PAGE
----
Projekt F – The Butterfly Effect

Picture taken by Chantal Levesque

Picture taken by Chantal Levesque

Since emerging in 2006, Canadian industrial outfit Projekt F has grown in sound and adventure release by release. Their music and themes have openly become darker and more imposing, now reaching a new pinnacle with latest EP, The Butterfly Effect. The seven track provocation is the band at its emotionally rawest and aggressively boldest, a fusion of industrial bred metal and rock which has all the qualities and adventure to push the band to much broader attention.

Formed by vocalist/keyboardist Jonh M. Miller upon inspirations gained from nineties bred industrial rock/metal sounds, Projekt F soon made their mark and became an eagerly followed proposition within the Montreal underground scene. Live the band has earned a potent reputation for their intensive stage presence and has added, over time, playing alongside Combichrist at Canada’s Kinetik Festival and shows with the likes of Motionless In White, Revolting Cocks, Angelspit, Nachtmar, Left Spine Down, Slaves on Dope, For Today, and Ice Nine Kills to their CV. Debut EP, 0000 was a swiftly devoured proposition with its release in 2009, surpassed in praise and success by the band’s first album Skins in 2013 and the Under The Skin EP a year later. Continuing the themes explored in those previous two releases, and looking at the torrid relationship between man and God, The Butterfly Effect is the band’s most accomplished and striking offering yet, and potentially the wake up call to global ears.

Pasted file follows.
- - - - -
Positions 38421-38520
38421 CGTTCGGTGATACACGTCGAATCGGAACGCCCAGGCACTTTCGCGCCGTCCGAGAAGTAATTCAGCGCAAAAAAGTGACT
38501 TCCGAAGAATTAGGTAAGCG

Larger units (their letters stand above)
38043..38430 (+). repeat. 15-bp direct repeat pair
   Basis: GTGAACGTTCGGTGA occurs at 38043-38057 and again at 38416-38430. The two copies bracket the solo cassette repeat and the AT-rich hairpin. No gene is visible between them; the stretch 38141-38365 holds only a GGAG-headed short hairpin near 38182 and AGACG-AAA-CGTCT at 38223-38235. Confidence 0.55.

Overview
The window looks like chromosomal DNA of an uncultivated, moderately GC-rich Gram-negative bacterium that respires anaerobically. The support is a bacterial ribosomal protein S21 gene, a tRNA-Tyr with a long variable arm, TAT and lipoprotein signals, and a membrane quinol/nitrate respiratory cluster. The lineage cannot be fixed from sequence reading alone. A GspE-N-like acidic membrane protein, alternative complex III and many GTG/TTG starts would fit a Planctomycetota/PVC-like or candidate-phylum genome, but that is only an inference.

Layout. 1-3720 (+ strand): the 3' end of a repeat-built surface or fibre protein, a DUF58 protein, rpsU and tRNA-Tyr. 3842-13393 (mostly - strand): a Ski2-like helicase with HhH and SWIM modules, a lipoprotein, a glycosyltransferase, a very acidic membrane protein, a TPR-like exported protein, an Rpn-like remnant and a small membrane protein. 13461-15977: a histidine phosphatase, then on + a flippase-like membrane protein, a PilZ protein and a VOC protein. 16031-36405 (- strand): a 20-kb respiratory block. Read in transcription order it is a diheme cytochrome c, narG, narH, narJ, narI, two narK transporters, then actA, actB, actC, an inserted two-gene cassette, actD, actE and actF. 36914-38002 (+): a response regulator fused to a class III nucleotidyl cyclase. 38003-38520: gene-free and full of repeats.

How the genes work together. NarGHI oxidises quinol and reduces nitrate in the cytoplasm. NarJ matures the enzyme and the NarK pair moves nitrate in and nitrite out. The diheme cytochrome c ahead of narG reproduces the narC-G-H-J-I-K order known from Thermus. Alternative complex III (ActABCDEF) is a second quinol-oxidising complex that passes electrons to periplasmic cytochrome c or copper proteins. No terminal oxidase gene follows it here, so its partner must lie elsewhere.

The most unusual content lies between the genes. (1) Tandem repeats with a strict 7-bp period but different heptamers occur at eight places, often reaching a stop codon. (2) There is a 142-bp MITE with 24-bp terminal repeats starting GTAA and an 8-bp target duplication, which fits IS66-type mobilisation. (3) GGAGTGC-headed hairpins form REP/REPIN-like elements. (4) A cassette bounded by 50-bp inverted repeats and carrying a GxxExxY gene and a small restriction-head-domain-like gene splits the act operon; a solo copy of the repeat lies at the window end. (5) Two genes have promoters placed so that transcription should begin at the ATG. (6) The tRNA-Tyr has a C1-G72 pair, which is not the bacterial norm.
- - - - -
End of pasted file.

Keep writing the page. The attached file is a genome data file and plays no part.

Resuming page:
PF_TBE_Cover_RingMasterReviewThe Butterfly Effect opens with its title track, a short but evocative instrumental spawned from the dark incitement of shadows and carrying the portentous lure of anthemic rhythms. Wrapped in atmospheric chills and a haunting synth spawned ambience, the piece swiftly grips ears and imagination, accentuating it’s tempting with a subsequent veining of enticing guitar. It is a potent introduction quickly taken to new heights by Tongue which leaps from the invasive sonic mist of its predecessor. The second track descends on the senses like a tsunami, smothering and disturbing their previous relative calm with a wall of carnivorous riffs and barbarous rhythms guided by raw antipathy. As the song settles though, that intensive assault merges with mellower essences of voice and flirtatious enterprise, all the time though building up to further predacious crescendos. The track devours and excites with every twist and turn of its imagination fuelled tempest, evolving its musical and physical grudge with an invasive seduction for something akin to a volatile mix of Society 1, Korn, and Combichrist.